On 3 December, the 78th Kraków Nativity Scene Contest was held. Due to the SARS-CoV-2 coronavirus epidemic and related restrictions, the event was held under special conditions as a substitute for the traditional meeting of Nativity artists, people of Kraków and journalists at the Adam Mickiewicz monument on the Main Square.
Every year, on the first Thursday of December, hundreds of people would gather there to see Nativity scenes entered in the competition. This is a special day for Nativity artists, gathering on Kraków’s Main Square and meeting other artists being an important part of their identity. This is a real holiday for those who cultivate the Kraków’s Nativity scene tradition too.
This year, the artists have delivered their Nativity scenes directly to the Museum of Kraków in late November, where they have waited for the jury’s decision. Nevertheless, several Nativity scene artists gathered around the monument on 3 December. Masked and distanced, at noon they listened to the St. Mary’s Trumpet Call and the Bolesław bell, a valuable piece of material cultural heritage.
They wished each other good health and the return of the contest in the Main Square in 2021, and parted their ways. 50 nativity scenes made by adults were submitted for the contest, two more than in 2019, all marked by outstanding craftsmanship. Most adult Nativity artists work on their works individually at home, where they spent more time during the pandemic than usual. Thanks to these home studios, the Nativity scene tradition has proved pandemic-proof, at least in the adult group.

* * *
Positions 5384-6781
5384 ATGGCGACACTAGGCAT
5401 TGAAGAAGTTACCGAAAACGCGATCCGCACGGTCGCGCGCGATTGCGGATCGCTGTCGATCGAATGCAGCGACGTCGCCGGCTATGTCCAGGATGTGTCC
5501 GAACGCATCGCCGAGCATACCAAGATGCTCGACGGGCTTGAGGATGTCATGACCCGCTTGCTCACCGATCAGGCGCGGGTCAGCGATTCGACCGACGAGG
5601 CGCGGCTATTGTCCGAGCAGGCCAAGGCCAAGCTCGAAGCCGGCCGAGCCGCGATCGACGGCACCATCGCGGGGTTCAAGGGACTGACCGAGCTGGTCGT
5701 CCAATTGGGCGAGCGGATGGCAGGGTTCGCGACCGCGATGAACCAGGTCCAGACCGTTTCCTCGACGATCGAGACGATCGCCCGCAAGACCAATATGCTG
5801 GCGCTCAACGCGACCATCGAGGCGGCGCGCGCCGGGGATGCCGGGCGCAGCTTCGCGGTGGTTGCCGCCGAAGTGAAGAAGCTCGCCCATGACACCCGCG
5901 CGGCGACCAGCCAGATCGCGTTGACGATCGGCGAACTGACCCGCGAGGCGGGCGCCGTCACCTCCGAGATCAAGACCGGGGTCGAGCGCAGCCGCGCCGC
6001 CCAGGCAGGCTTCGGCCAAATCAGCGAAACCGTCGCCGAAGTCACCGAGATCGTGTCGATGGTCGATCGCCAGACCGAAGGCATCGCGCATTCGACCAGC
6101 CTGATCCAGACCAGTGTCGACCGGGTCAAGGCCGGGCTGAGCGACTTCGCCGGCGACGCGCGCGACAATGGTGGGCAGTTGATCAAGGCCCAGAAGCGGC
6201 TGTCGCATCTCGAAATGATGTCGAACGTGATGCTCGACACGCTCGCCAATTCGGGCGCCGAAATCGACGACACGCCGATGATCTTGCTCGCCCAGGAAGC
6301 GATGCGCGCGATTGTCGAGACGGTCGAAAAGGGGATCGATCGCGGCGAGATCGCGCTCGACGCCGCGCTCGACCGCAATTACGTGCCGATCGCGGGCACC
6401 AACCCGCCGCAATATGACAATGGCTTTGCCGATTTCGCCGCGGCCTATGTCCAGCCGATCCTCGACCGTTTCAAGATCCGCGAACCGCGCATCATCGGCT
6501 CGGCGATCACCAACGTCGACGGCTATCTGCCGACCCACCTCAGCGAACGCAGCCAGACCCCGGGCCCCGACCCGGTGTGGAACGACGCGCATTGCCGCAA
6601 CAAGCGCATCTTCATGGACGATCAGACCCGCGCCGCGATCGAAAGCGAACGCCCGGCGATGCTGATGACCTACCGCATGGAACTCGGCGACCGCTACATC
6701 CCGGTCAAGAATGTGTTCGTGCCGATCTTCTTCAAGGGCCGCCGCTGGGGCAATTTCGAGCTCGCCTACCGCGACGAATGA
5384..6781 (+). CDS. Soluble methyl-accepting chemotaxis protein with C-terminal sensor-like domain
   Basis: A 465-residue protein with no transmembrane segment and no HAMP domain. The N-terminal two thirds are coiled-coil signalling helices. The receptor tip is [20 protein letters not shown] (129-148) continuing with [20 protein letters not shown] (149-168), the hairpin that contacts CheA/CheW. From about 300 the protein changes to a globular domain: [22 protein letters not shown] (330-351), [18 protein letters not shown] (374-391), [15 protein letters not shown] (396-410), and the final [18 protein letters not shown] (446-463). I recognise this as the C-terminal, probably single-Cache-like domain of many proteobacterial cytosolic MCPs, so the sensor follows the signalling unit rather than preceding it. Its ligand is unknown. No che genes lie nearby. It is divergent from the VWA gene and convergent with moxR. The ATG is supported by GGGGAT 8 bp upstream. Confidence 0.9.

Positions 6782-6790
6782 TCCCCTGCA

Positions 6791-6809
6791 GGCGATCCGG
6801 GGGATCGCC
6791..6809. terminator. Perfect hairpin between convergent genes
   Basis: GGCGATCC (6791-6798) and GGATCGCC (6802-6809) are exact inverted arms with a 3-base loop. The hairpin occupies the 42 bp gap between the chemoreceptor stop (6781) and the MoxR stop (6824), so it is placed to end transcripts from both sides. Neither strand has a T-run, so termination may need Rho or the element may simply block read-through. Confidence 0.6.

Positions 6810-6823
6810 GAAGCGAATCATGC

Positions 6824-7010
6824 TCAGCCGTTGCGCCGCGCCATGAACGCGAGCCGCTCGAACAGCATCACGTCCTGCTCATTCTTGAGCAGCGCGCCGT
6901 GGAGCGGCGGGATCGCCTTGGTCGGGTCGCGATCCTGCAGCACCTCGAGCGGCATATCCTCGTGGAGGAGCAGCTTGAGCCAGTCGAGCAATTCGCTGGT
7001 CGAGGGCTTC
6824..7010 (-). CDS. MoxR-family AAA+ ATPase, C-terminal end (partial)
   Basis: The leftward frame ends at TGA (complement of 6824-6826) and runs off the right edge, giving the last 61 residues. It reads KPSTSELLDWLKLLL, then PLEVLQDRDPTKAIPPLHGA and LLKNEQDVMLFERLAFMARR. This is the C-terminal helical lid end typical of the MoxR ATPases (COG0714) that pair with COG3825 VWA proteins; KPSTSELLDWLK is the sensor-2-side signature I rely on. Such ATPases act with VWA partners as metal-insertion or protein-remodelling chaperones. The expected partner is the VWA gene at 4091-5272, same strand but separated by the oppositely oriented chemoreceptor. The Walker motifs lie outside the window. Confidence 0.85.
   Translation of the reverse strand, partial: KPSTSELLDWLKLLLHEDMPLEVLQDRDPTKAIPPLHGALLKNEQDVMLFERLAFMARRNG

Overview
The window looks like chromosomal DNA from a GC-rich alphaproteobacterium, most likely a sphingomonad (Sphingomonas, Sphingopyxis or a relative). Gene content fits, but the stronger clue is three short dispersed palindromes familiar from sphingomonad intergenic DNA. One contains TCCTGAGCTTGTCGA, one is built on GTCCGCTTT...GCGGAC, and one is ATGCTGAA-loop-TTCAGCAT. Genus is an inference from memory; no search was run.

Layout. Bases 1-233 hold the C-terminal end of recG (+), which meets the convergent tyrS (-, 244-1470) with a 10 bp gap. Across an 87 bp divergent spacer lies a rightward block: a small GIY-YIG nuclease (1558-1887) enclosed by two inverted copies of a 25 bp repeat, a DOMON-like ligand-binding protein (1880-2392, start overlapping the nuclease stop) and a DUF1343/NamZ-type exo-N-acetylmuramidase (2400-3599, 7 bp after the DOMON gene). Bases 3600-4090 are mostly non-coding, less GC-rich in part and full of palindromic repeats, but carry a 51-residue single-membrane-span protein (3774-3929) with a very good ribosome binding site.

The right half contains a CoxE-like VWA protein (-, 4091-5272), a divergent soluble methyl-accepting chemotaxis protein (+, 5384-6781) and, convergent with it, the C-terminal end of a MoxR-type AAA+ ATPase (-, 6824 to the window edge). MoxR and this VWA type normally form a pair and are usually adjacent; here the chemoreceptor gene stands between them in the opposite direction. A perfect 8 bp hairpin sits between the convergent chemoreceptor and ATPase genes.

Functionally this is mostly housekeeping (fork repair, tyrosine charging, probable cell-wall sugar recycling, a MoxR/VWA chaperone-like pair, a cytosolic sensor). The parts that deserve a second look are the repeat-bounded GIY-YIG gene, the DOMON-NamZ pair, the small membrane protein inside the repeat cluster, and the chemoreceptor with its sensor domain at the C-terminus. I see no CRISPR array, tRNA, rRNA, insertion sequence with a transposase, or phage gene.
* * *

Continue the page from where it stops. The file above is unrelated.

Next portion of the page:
The situation was different for the scenes made by children and young people. While around hundred nativity scenes were usually submitted by this group, this year has seen only 37, as kindergartens, schools and cultural centres, where many of these Nativity scenes used to be made, have been shut down.
The contest was a technical and logistical challenge for the Museum of Kraków and the Jury, whose members viewed the scenes at the Museum one by one. On 3 December, an online meeting took place the usual time, with the museum staff showing the Nativity scenes with webcams.
The decision to award specific artists was followed by a long debate. The Director of the Museum of Kraków dr Michał Niezabitowski and the Representative of the Mayor of Kraków Robert Piaskowski announced the results on 6 December Facebook and Youtube.
Nativity artists have alluded to the pandemic and lockdown realities. Some of their figures wear masks and medical uniforms. Other pieces feature a model of coronavirus in lieu of the dragon or the devil. Still others show rather subtle allusions such as a closed theatre curtain, lonely pigeons in the streets, an Asclepius cane, a symbol of medicine at the hands of the Archangel.
With the restrictions across Poland, an offline display of the Kraków Nativity scenes will not be available until 27 December. Until then, you can enjoy the online show at the website of the Museum of Kraków.
Nativity artists, Kraków inhabitants, tourists and museum professionals hope that by the end of 2020 we will be able to see this year’s Nativity scenes at the Museum of Kraków rather than just on computer and mobile screens.
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